Neddy

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#12
So, the one area that's causing me to keep mine is multichannel surround decoding; if your smart TV isn't that smart, a BR player that does do it (and has analog multichannel outputs, if needed) is handy to have (also for BR audio discs).
The streamers I have do not always offer good multichannel sources - or at least not as good (4 or 5.1 vs 7.1) as the BR discs I have.
(Or, if your HDMI source does support it, then a good Pre/Pro should decode it.)
Really irritating.
Aside from that, and the 'legacy discs' issue (yes, ripping technically solves that), I don't see any reason to buy new now.
 

direstraitsfan98

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#13
Is this legal? Or don't I want to know? ;)
It's legal where I live. It should also be legal in USA. I don't know why else you would be ripping the disc if you didn't own it. Rented it maybe? Then it would be illegal I guess. But who rents blurays anymore?
 

esm

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#14
I did both (makemkv for ripping most media, Oppo UDP-205 for playback of media I couldn't properly rip, ie. 4k Dolby Vision content), although these days I have enough online storage that I just do a full decrypted backup of the 4K DV discs now and store the whole thing online, which the Oppo can play back just fine. (And things are getting interesting with respect to storing rips in .vo files and retaining DV while not suffering the audio quality loss that containing the stream in MP4 forced on you.)

Playback of ripped material will be indistinguishable from what's on the disc, assuming you didn't transcode it into something else as part of the rip. MakeMKV is a really fantastic piece of software for reducing wear-and-tear on your physical media, and using something like Plex, Emby, Jellyfin, or Kodi to index it all gives you your own personal Netflix of sorts, it's really quite magical once you've gotten things set up.

As for the future: no doubt it's going to keep getting harder to buy physical media, but there's no replacement for a physical copy of something that's not popular enough to remain on the streaming services you subscribe to. There's a lot of anime I've only been able to watch because I was able to either order a physical copy from Japan (not always possible) or find it on the high seas, and I don't have particularly obscure tastes, it's just that there are no north american distributors or streaming licensees for it (too old, not popular enough, licensing too expensive etc). So I've become a bit of a hoarder when it comes to physical discs, particularly for the weirder stuff I enjoy, and don't see that changing for any streaming service.

(See also Neddy's comment about multichannel; a lot of streaming services will butcher the audio, and if you've ever had the joy of using either the Funimation or VRV/Crunchyroll apps, they're also a special level of streaming hell. It doesn't matter if the streaming service has the content you want if the app is broken.)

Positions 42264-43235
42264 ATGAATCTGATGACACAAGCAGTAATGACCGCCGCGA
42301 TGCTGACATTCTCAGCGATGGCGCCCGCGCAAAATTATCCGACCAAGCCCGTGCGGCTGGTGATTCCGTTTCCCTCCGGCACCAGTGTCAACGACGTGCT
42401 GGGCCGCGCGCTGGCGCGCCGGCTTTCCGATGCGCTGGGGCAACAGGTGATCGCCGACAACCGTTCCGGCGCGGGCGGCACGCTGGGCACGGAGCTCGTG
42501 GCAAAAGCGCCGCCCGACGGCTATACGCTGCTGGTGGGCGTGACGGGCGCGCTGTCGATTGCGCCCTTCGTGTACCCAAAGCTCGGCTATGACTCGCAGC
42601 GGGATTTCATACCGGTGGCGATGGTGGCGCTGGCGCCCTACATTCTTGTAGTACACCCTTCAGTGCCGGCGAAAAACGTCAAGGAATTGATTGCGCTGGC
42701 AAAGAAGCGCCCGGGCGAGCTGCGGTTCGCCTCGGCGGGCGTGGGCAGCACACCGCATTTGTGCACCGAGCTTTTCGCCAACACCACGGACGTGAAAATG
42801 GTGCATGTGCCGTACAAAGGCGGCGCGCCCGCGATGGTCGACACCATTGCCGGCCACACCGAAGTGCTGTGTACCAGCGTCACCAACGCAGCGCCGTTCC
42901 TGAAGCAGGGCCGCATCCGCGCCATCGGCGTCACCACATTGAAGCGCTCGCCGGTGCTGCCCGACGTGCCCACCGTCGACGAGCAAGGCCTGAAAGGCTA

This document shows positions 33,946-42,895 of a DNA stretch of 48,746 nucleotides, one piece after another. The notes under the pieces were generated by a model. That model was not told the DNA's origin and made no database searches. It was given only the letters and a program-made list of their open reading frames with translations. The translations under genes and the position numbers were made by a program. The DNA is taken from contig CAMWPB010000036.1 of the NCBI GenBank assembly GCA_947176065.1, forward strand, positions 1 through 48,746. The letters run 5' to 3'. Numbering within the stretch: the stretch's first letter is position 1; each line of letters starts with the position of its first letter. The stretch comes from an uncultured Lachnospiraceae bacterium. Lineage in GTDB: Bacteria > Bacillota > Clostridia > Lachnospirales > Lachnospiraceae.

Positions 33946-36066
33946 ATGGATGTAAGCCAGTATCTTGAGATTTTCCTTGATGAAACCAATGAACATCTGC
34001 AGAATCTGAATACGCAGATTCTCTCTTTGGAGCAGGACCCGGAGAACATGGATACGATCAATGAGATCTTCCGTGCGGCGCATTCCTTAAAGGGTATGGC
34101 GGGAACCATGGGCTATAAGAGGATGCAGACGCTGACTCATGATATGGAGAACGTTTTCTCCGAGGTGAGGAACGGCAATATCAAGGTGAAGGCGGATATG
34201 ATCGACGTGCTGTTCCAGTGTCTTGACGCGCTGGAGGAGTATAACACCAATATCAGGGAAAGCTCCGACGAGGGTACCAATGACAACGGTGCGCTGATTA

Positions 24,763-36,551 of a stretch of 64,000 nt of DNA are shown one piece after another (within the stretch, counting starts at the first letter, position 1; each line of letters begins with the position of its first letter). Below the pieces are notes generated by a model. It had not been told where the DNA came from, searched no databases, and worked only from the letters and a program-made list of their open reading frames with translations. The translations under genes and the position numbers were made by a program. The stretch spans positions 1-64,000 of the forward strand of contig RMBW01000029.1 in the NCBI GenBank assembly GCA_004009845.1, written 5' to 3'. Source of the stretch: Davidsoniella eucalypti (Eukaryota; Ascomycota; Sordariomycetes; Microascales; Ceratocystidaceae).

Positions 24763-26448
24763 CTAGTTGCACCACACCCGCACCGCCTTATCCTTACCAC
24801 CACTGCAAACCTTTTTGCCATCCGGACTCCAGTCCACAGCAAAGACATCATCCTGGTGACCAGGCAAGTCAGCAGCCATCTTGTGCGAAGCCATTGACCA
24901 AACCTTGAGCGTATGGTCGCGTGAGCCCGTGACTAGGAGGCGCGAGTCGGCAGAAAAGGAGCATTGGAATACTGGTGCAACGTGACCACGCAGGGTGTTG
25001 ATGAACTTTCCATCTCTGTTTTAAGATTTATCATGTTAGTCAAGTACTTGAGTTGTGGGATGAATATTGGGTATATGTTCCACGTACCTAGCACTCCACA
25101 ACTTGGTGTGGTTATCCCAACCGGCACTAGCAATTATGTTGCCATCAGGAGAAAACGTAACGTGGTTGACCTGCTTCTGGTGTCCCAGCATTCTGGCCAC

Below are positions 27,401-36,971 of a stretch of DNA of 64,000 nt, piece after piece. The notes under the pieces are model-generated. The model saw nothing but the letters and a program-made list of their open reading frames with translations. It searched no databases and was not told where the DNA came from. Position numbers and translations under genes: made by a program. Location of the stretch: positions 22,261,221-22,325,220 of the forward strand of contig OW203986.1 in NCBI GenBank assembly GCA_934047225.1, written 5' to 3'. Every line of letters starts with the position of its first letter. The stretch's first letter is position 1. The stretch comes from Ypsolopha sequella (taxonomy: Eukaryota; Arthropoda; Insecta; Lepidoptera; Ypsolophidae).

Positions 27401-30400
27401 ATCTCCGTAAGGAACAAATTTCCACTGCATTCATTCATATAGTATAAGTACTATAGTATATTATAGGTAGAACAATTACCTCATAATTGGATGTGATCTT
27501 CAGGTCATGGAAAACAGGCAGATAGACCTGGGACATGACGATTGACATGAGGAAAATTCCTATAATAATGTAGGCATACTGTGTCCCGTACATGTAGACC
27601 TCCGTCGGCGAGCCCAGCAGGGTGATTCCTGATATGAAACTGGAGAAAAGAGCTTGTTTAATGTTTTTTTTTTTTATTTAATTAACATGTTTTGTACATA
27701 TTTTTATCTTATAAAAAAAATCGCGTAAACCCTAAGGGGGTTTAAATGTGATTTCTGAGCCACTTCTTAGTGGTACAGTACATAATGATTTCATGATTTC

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Chrispy

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#15
It's legal where I live. It should also be legal in USA. I don't know why else you would be ripping the disc if you didn't own it. Rented it maybe? Then it would be illegal I guess. But who rents blurays anymore?
I rent most blurays and use that as a way to know which ones I want to collect....but ripping those would be illegal in the US. Even buying the disc, ripping it and then selling the disc (let alone distributing the rip in any way) would be illegal here.
 

FrantzM

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#16
Hi

Interesting subject. For music I am all streaming. Where I live 4 Mb/s is the maximum I can reliably count on ... For music it is good enough for movies ... It works but I often see artifacts ..Lot of artifacts at times.
Looking for a decent bluray player that can do 4 K and 3D:facepalm: ... El Cheapo but El greato performanco budget?
 

Bear123

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#17
Here's an honest question: I have an old Sony Blu-Ray player (BDP-5100s maybe?) but never use it anymore. I stream through my Apple TV, and if I purchase a movie, I get a 4k version on Apple TV for $20 or less. $20 for new releases, a lot less after a couple months. I don't really see the need for a bunch of hard copies cluttering things up anymore. Is there any legitimate reason to get hard copies and play on a 4k player?

Maybe it depends on the quality of the internet connection? Is a purchased movie played back with higher quality than a rented 4K title?
 

direstraitsfan98

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#18
I did both (makemkv for ripping most media, Oppo UDP-205 for playback of media I couldn't properly rip, ie. 4k Dolby Vision content), although these days I have enough online storage that I just do a full decrypted backup of the 4K DV discs now and store the whole thing online, which the Oppo (and Kodi+Jellyfin) can play back just fine.

Playback of ripped material will be indistinguishable from what's on the disc, assuming you didn't transcode it into something else as part of the rip. MakeMKV is a really fantastic piece of software for reducing wear-and-tear on your physical media, and using something like Plex, Emby, Jellyfin, or Kodi to index it all gives you your own personal Netflix of sorts, it's really quite magical once you've gotten things set up.